Portsmouth Wants Second Opinion on Heating Options


National Grid is promoting four options for heating Aquidneck Island, including a new natural gas pipeline. (istock)

PORTSMOUTH, R.I. — The Town Council is getting a second opinion before weighing in on National Grid’s natural gas plans for Aquidneck Island.

At its Nov. 9 meeting, the council seemed poised to send a letter to the utility saying it was opposed to the temporary natural-gas storage and pump station on Old Mill Lane. The facility is one of four options National Grid is considering for providing additional heat to Aquidneck Island.

But council vice president Linda Ujifusa claimed that National Grid hasn’t been telling the full story about the costs and benefits of its heating options, such building a new natural-gas pipeline through Aquidneck Island or establishing a liquified natural gas storage facility on Navy-owned property.

“I believe it’s important for us to have complete information,” Ujifusa said.

Prior the recent council meeting, Ujifusa watched an online meeting where Hank Webster, Rhode Island director of the Acadia Center, explained to the Newport Energy & Environment Commission that a so-called non-infrastructure option, such as increasing efficiency and installing heat pumps, would be less expensive and better for the environment than building new natural-gas infrastructure.

Webster briefly joined the Town Council meeting and suggested considering its heating choices more broadly. Acadia’s modeling, he said, concludes that natural-gas constraints could be solved within a couple of years for $10 million through weatherization projects, new heat pumps, and demand-response programs.

“And then you wouldn’t need to build a big pipeline,” Webster said. “You would be able to satisfy the energy needs of the island and you’d have a safer community. And you’d save money for your ratepayers, your constituents.”

Ujifusa convinced the council, by a 5-2 vote, to postpone writing the letter to National Grid and have Webster make a more comprehensive presentation at its Nov. 23 meeting. The council will then take a position on National Grid’s four heating choices and send the utility a letter by the Dec. 1 deadline for comments.

Ujifusa’s motion to table the letter was backed by council members Daniela Abbott, Len Katzman, Andrew Kelly, and J. Mark Ryan. Council president Kevin Aguiar and council member Keith Hamilton opposed, saying they favored a new pipeline.

“Regardless of non-infrastructure solutions, we still need to have a reliable source. Gas is not going to go away,” Hamilton said. “Honestly, the cost of electric heat is a lot more expensive, generally, as it stands right now, than gas.”

Hamilton and Aguiar said a new pipeline would avert an outage like the January 2019 incident that knocked out natural-gas service to 7,455 Aquidneck Island customers.

Katzman said he wanted to listen to a non-National Grid perspective on heating options.

“It is not unusual for a company to present information that favors an outcome that they prefer,” he said. “It’s important to hear information from a non-National Grid source such as the Acadia Center.”

Ryan noted that building fossil-fuel infrastructure creates a financial incentive for it to be used. “The more pipelines we make the harder it’s going to be to switch away from that to use something else,” he said.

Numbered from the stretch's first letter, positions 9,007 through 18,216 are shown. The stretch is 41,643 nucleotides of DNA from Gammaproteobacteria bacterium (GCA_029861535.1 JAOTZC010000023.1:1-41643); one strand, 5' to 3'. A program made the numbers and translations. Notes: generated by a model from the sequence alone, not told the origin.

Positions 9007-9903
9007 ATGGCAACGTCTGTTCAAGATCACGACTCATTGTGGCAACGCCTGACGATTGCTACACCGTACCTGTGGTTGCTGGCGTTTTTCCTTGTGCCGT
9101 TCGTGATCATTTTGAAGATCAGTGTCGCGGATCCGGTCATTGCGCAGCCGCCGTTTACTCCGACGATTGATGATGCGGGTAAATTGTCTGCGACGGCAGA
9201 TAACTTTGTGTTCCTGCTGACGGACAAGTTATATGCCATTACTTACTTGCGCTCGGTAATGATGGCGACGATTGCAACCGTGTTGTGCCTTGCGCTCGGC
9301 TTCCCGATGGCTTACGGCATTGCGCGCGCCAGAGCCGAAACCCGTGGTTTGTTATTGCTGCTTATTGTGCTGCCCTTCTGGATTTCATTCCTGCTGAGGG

Rhode Island-based wind and solar power can electrify the heating sector, Ryan said, while oil and natural gas comes from out of state.

Webster noted that National Grid omitted a key chart during its presentation of the Aquidneck Island Long-Term Gas Capacity Study in October. A key facet of its report shows the non-infrastructure option is less expensive than a new pipeline, he said.

A graph in National Grid’s long-term gas-capacity study shows that avoiding new fossil fuel infrastructure is a low-cost option.

Webster also noted that Massachusetts ratepayers may not be relied upon to share the cost of a new pipeline, as National Grid suggested, because of its shift away from new fossil-fuel infrastructure.

“We’re seeing headwinds against these types of projects that make them financially unviable and end up getting canceled like the Atlantic Coast Pipeline,” he said. “So, I would encourage the council to really look into those clean-energy options rather than an additional pipeline. Any time spent pursuing an additional pipeline would be time lost getting to a solution that does shutdown Old Mill Lane.”

Aguiar said the letter to National Grid should at least oppose making the Old Mill Lane facility a permanent operation. National Grid said at its Oct. 14 meeting that it doesn’t favor keeping the facility running long-term.

He also echoed National Grid’s concern about pursuing the non-infrastructure plan, saying it would require about 9,000 customers on Aquidneck Island to switch to heat pumps by 2035.

“I have my concerns about that,” Aguiar said.

National Grid is taking public comments and questions on its plan online until Dec. 1.


Join the Discussion

View Comments

Recent Comments

  1. Building any new fossil fuel infrastructure will almost guarantee tht Rhode Island will be using more fossil fuels in the future than is compatible with life on earth for the long term. We should never again in RI build any new fossil fuel infrastructure. We need to get to zero emissions fast.

Leave a Reply

Your email address will not be published. Required fields are marked *

Your support keeps our reporters on the environmental beat.

Reader support is at the core of our nonprofit news model. Together, we can keep the environment in the headlines.


We use cookies to improve your experience and deliver personalized content. View Cookie Settings